A young couple has found its way up under the overhang near the Falls themselves. October 2011.

That enchanting spot, so dainty in its loveliness, is hallowed by a thousand tender associations and it seems more than cruel to allow its desecration by unholy surroundings and various forms of vice. Standing beside it now, and remembering it in its purity, just as God made it, my eyes are full of unshed tears, and its mellifluous ceaseless song seems pleading to be saved from the vandalism which threatens to destroy all its sweet influences and make it common and unclean. But as I, alone, of all who saw it in those days long gone by, stand mourning by its side, there dawns in my heart the hope that the half formed purpose now talked of, for making it the centre of a park for the delight of the two cities between which it stands, may be perfected, thus saving it from destruction and making this bright jewel in its setting of green, the very queen of all the many attractions of this part of our State. Surely no spot in ours or any other State offers such beauty or so many inducements for such a purpose, and coming generations will forever bless the men who shall carry it out, thus preserving our lovely Minnehaha and the charming surroundings for their own delight and the enjoyment of those who shall come after them.

(From ‘Three Score Years and Ten’ Life-Long Memories of Fort Snelling, Minnesota, and Other Parts of the West by Charlotte Ouisconsin Van Cleve, 1888, available as an EBook #20232 through Gutenberg EBooks.)

Henry Snelling, son of Colonel Josiah Snelling, also recorded his memories of growing up at Fort Snelling in the 1820s. In his Memoirs of a Life from my notebook and journal, with additions and reflections, he gushed (sorry, couldn’t resist) about Minnehaha Falls, writing:

Two miles north of the fort is the celebrated cascade Minnehaha (Laughing water); and a most lovely and beautiful gift of God it was at that time, a very paradise of nature. How the hand of man has improved (?) it I know not, for I have never visited it since my boyhood days. Here I have wandered down and along the grassy and forest covered slopes of the cool and placid stream gathering the beautiful flowers that adorned the velvet robe of loveliest green that covered our mother earth or sat beneath the musical sounds of the Laughing water as it fell into the crystal-like basin at my feet …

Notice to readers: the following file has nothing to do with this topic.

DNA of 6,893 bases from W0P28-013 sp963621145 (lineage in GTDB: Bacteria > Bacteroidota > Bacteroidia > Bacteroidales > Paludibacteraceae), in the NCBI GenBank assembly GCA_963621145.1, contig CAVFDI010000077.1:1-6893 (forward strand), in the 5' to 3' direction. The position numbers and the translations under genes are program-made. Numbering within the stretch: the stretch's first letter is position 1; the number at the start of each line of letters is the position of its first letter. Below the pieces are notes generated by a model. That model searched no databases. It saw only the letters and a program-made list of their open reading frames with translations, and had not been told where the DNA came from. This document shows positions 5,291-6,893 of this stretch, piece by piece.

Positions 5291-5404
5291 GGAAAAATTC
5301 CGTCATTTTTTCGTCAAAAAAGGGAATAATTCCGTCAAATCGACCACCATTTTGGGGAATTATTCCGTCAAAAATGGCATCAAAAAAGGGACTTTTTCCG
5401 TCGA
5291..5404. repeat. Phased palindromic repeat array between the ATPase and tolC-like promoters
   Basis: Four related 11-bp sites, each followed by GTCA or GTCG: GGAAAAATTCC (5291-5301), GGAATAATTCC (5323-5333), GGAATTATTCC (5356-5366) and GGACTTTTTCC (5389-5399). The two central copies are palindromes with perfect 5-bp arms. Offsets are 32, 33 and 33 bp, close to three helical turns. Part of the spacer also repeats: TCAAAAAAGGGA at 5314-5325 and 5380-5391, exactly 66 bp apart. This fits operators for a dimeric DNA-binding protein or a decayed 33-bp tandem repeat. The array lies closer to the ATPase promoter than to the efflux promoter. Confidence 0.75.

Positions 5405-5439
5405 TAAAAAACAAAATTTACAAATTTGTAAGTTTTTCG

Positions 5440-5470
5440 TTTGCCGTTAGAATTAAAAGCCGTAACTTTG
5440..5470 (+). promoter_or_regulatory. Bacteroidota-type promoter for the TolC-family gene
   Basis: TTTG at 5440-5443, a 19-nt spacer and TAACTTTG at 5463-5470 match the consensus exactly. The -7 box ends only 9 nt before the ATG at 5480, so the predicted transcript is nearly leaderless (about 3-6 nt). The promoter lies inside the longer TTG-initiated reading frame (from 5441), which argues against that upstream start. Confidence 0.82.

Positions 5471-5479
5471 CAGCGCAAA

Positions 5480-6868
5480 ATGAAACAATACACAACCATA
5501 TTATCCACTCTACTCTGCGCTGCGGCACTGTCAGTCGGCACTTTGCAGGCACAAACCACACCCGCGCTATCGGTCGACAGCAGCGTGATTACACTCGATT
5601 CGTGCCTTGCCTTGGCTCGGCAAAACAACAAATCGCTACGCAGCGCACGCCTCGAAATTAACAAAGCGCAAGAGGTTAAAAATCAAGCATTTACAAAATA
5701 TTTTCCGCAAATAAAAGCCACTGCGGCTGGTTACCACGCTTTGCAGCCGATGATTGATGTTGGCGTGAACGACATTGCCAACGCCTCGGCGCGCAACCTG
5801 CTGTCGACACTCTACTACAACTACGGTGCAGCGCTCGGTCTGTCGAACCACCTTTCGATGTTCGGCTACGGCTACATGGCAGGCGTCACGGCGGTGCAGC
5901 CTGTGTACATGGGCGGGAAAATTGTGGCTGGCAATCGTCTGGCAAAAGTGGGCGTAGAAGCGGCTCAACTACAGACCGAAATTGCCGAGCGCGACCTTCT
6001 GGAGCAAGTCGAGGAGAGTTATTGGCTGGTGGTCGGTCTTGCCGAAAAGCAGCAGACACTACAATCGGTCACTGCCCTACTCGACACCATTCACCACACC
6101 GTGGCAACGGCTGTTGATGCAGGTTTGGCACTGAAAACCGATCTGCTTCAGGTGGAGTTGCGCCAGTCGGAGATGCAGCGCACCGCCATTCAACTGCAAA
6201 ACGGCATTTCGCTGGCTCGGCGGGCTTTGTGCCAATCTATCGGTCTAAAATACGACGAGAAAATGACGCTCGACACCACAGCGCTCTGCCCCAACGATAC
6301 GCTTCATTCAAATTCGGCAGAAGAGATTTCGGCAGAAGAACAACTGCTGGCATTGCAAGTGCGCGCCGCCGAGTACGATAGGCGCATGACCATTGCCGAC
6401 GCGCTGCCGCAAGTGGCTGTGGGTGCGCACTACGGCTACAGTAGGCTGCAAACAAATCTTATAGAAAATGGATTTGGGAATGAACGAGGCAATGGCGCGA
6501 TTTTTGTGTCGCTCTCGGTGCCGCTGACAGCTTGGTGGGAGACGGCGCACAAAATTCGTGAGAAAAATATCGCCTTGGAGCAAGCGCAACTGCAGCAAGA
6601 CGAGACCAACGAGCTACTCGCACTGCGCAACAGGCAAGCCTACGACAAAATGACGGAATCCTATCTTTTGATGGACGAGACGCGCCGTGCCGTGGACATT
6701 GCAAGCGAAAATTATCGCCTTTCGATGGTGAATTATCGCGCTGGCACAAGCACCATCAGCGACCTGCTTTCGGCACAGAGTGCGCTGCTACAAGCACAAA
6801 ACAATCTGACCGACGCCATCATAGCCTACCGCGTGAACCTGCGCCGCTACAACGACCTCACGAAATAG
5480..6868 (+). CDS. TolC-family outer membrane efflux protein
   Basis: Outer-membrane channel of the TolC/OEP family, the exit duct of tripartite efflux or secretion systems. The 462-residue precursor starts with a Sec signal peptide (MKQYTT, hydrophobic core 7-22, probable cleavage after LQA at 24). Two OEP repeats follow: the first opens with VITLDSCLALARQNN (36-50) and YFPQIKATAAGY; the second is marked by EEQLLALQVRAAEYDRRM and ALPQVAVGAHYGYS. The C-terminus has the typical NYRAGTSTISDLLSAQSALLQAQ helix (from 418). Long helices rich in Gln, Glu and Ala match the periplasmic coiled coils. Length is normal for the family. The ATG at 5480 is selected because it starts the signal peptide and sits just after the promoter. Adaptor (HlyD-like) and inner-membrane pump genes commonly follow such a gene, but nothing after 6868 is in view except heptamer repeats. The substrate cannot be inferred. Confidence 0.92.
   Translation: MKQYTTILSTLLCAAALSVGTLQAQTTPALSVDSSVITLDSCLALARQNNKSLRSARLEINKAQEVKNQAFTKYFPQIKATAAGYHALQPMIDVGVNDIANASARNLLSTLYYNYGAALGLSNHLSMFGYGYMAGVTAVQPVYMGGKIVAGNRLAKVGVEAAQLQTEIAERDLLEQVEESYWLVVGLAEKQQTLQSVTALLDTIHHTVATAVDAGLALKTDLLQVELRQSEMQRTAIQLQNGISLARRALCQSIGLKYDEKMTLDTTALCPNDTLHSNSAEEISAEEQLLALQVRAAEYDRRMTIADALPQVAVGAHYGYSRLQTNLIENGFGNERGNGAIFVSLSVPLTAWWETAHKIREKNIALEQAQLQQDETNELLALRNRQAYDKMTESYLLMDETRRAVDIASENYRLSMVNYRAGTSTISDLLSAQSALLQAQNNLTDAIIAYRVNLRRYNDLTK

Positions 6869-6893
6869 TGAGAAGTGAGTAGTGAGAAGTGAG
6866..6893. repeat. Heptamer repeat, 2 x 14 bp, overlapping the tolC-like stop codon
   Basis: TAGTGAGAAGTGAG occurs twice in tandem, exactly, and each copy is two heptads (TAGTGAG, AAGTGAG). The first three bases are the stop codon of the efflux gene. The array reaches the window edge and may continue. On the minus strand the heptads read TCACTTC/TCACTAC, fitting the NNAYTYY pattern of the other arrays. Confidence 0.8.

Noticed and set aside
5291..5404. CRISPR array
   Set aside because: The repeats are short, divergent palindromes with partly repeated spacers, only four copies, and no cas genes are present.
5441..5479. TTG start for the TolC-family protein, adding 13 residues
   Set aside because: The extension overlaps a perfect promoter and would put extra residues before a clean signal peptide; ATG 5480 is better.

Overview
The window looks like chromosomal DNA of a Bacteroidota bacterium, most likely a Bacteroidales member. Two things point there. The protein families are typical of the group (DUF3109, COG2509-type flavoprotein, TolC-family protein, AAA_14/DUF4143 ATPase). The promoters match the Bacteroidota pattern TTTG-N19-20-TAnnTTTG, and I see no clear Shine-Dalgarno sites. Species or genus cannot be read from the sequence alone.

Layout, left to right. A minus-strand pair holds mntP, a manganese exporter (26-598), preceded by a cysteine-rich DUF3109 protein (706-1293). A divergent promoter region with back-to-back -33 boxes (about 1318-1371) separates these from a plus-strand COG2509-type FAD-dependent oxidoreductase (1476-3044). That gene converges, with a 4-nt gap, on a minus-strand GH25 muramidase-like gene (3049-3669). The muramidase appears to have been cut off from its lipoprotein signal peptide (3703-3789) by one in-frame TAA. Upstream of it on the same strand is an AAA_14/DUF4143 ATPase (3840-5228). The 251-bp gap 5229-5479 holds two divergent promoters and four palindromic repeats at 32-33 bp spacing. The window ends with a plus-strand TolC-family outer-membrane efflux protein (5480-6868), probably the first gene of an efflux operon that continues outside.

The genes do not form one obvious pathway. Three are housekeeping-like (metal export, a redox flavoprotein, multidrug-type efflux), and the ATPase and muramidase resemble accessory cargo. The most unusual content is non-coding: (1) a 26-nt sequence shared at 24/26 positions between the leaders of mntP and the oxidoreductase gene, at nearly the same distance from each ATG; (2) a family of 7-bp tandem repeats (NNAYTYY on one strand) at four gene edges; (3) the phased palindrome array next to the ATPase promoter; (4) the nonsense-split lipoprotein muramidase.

The bike path along Minnehaha Parkway allows bikers to enjoy the creek at several places along the way to Minnehaha Park from Lake Harriet.

How often I have gone to that beautiful creation of God to take the beautiful fish of the stream, that sporting in the sunlight near the surface flashed their golden and silver rays into my eyes as they chased each other in gleeful pastime, or gently approached the shore into the cooling shadow of the trees, and I could not do it. No sooner seated within the magic circle of those laughing water and I was lulled into forgetfulness of all else save present happenings; so serene and blissful that to bring death into the scene seemed sacrilege. Birds were all around me caroling their sweetest notes, the waters danced before me, the wind murmured among the leaves above me with aeolian sweetness, and the flowers around me sent a delicious fragrance to my nostrils. How could death enter this value of exquisite delight, surely here, if no where else, God is manifest in His works.

(Unfortunately, Henry suffered from the common misconception that Minnehaha meant ‘laughing water,’ when in fact it means ‘waterfall’ or ‘rapid water’ in Dakota.)

However charming the Falls may be for us today, how much more magical they must have been in those days, before the picnic tables and benches, before the necessity of restoring the native prairie along the hillside. But the area still inspires visitors. Following down the creek from the Falls I encountered a family that was clearly as entranced by the place as Henry and Charlotte were in their time.

A group of kids with adults enjoyed a beautiful fall afternoon building these whimsical, and possibly Arctic-inspired, statues in the creek below the Falls.

But rather than fishing, these children were leaving their own whimsical mark on the creek with their stone sculptures – reminiscent of Arctic inuksuk – guarding a section of the creek.

The children - and perhaps others before them - left behind several of these stone statues in Minnehaha Creek below the Falls.